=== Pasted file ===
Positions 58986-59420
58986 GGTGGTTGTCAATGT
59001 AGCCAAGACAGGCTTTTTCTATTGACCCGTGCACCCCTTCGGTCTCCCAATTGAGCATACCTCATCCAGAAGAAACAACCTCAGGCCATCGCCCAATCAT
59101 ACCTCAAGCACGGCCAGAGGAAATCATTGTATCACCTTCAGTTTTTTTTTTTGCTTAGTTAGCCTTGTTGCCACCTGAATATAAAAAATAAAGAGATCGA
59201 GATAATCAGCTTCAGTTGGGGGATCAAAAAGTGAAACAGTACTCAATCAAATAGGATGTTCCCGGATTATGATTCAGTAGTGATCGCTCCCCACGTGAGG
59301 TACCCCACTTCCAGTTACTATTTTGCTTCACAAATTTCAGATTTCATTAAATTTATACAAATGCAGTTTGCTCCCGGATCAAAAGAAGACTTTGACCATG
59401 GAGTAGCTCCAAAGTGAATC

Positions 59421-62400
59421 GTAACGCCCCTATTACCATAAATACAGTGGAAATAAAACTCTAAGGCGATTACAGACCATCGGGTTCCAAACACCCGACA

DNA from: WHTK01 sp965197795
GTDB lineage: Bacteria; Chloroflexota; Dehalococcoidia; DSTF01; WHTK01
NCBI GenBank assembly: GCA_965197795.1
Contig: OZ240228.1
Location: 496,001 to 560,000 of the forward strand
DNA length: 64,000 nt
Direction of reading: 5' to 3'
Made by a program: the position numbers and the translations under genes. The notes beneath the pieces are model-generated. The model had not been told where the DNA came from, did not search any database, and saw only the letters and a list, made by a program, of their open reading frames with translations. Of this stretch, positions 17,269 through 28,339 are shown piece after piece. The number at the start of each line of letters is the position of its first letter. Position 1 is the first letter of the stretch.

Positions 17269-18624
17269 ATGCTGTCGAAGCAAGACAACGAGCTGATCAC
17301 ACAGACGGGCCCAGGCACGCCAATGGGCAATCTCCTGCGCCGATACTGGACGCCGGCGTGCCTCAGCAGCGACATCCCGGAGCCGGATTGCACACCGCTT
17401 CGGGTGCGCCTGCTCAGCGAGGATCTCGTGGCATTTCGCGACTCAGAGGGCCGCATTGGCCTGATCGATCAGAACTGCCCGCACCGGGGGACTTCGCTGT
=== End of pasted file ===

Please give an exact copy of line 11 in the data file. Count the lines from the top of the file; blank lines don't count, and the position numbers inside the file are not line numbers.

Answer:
GTDB lineage: Bacteria; Chloroflexota; Dehalococcoidia; DSTF01; WHTK01